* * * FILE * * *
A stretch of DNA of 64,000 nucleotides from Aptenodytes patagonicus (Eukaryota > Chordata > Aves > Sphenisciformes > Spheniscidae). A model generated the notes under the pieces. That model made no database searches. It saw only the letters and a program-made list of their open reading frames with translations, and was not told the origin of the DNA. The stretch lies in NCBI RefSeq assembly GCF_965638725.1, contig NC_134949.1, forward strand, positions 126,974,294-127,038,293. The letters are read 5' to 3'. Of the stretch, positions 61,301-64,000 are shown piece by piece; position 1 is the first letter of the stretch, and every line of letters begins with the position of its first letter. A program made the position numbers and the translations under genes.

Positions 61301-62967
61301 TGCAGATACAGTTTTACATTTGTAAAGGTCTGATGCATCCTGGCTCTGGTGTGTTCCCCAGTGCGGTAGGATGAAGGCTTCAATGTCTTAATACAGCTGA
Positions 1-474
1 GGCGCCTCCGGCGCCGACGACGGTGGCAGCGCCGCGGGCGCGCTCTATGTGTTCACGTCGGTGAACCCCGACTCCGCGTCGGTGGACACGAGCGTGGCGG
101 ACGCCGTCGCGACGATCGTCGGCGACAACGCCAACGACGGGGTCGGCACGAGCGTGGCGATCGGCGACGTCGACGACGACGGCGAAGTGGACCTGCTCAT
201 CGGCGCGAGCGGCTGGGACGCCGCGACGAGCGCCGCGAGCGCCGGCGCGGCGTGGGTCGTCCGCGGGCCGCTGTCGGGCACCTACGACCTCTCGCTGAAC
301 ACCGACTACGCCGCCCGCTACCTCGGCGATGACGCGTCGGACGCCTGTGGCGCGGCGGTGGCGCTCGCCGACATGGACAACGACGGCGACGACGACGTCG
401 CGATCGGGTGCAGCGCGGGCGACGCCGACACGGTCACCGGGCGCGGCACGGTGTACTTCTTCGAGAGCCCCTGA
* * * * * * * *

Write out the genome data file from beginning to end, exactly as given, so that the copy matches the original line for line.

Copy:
A stretch of DNA of 64,000 nucleotides from Aptenodytes patagonicus (Eukaryota > Chordata > Aves > Sphenisciformes > Spheniscidae). A model generated the notes under the pieces. That model made no database searches. It saw only the letters and a program-made list of their open reading frames with translations, and was not told the origin of the DNA. The stretch lies in NCBI RefSeq assembly GCF_965638725.1, contig NC_134949.1, forward strand, positions 126,974,294-127,038,293. The letters are read 5' to 3'. Of the stretch, positions 61,301-64,000 are shown piece by piece; position 1 is the first letter of the stretch, and every line of letters begins with the position of its first letter. A program made the position numbers and the translations under genes.

Positions 61301-62967
61301 TGCAGATACAGTTTTACATTTGTAAAGGTCTGATGCATCCTGGCTCTGGTGTGTTCCCCAGTGCGGTAGGATGAAGGCTTCAATGTCTTAATACAGCTGA
Positions 1-474
1 GGCGCCTCCGGCGCCGACGACGGTGGCAGCGCCGCGGGCGCGCTCTATGTGTTCACGTCGGTGAACCCCGACTCCGCGTCGGTGGACACGAGCGTGGCGG
101 ACGCCGTCGCGACGATCGTCGGCGACAACGCCAACGACGGGGTCGGCACGAGCGTGGCGATCGGCGACGTCGACGACGACGGCGAAGTGGACCTGCTCAT
201 CGGCGCGAGCGGCTGGGACGCCGCGACGAGCGCCGCGAGCGCCGGCGCGGCGTGGGTCGTCCGCGGGCCGCTGTCGGGCACCTACGACCTCTCGCTGAAC
301 ACCGACTACGCCGCCCGCTACCTCGGCGATGACGCGTCGGACGCCTGTGGCGCGGCGGTGGCGCTCGCCGACATGGACAACGACGGCGACGACGACGTCG
401 CGATCGGGTGCAGCGCGGGCGACGCCGACACGGTCACCGGGCGCGGCACGGTGTACTTCTTCGAGAGCCCCTGA